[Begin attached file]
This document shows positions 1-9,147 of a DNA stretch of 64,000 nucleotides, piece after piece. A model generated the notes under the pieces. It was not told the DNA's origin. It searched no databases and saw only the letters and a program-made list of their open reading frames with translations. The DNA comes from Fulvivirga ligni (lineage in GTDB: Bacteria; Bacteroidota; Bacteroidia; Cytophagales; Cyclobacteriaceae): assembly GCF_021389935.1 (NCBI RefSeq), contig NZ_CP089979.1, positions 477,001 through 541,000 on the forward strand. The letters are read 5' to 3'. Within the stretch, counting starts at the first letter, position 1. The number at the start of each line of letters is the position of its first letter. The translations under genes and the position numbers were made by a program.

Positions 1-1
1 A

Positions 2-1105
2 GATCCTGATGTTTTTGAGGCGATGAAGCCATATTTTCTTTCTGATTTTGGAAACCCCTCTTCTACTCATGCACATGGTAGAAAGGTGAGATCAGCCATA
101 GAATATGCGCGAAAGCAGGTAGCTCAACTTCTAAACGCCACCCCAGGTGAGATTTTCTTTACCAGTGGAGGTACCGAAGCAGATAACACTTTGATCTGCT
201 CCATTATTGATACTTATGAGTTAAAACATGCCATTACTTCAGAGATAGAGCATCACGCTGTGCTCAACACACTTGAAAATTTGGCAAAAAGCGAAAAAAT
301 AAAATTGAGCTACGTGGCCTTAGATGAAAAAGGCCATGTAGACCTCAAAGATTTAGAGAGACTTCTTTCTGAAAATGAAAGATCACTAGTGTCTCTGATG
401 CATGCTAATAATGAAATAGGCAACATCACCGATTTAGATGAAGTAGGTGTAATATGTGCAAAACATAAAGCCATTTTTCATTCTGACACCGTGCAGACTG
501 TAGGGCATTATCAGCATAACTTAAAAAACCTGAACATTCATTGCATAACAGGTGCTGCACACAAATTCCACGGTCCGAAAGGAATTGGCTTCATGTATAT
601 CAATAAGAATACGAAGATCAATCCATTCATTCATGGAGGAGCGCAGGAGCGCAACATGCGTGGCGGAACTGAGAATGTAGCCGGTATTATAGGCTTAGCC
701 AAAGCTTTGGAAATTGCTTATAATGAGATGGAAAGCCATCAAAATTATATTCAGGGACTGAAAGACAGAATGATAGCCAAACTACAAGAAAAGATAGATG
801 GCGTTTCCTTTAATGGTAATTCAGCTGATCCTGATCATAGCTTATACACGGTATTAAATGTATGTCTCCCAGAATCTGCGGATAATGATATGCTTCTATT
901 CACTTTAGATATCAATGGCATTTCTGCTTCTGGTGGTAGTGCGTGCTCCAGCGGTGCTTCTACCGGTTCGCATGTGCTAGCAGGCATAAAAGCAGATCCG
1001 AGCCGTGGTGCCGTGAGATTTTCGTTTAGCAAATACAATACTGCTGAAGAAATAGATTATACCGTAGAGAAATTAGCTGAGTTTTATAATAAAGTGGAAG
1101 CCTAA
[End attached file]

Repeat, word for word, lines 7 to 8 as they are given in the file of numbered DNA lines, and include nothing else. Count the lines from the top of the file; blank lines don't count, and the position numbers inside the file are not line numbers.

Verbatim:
201 CCATTATTGATACTTATGAGTTAAAACATGCCATTACTTCAGAGATAGAGCATCACGCTGTGCTCAACACACTTGAAAATTTGGCAAAAAGCGAAAAAAT
301 AAAATTGAGCTACGTGGCCTTAGATGAAAAAGGCCATGTAGACCTCAAAGATTTAGAGAGACTTCTTTCTGAAAATGAAAGATCACTAGTGTCTCTGATG